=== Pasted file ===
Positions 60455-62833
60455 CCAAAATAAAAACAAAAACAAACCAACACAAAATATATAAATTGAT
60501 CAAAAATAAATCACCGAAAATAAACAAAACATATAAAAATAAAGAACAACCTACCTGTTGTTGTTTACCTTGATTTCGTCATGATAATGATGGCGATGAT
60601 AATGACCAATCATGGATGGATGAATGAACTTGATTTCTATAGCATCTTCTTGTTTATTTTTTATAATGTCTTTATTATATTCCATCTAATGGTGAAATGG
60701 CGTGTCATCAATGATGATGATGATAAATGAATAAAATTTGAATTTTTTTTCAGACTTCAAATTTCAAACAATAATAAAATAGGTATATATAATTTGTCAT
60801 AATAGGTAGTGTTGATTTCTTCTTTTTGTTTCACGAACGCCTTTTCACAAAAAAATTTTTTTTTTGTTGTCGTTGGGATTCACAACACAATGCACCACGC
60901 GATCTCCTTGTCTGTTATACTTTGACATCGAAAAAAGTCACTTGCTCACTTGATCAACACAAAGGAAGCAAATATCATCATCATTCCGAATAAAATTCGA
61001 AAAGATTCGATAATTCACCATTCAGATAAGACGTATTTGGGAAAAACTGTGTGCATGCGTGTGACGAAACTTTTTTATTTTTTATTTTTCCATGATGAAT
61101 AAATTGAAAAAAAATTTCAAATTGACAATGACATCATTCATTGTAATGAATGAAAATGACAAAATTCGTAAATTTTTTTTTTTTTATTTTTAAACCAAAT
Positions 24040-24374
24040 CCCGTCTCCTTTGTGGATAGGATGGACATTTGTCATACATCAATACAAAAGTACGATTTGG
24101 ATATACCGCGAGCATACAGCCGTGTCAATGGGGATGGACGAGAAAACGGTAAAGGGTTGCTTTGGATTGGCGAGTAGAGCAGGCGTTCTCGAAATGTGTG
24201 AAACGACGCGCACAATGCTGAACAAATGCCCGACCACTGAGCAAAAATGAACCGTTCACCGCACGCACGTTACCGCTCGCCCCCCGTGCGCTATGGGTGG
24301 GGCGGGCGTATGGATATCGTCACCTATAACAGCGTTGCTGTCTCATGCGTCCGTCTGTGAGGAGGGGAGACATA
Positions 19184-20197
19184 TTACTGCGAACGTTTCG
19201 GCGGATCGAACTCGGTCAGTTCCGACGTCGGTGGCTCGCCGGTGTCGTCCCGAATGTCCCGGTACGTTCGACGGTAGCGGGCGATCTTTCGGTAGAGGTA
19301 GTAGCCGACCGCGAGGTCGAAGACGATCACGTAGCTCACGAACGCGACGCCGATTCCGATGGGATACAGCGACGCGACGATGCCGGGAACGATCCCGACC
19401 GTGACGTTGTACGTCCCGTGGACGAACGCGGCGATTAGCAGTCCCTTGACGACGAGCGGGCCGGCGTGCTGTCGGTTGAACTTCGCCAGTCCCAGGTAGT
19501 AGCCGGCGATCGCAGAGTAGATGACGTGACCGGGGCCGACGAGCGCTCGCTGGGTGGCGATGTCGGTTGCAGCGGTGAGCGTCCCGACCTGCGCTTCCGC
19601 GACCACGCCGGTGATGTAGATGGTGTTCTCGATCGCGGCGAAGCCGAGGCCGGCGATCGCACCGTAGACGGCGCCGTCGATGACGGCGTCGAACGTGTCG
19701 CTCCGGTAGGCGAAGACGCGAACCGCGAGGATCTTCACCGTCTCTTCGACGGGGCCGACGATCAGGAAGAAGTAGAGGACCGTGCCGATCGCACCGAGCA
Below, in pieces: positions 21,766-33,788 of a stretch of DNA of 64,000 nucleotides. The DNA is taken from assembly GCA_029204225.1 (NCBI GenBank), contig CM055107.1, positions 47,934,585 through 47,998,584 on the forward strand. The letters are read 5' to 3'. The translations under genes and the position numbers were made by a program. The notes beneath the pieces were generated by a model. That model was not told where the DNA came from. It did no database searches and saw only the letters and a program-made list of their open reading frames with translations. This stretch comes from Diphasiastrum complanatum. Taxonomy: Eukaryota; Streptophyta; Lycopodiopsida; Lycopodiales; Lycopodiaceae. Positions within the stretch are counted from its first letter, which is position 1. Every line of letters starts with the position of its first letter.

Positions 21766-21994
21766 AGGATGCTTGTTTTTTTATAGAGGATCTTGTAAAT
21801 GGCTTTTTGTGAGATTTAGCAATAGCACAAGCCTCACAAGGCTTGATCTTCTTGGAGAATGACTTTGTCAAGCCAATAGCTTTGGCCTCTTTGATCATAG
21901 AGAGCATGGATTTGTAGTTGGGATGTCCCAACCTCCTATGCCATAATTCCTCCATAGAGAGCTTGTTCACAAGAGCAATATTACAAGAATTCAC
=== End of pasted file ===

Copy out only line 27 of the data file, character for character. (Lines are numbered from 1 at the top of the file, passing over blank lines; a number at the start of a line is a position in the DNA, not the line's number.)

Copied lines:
21901 AGAGCATGGATTTGTAGTTGGGATGTCCCAACCTCCTATGCCATAATTCCTCCATAGAGAGCTTGTTCACAAGAGCAATATTACAAGAATTCAC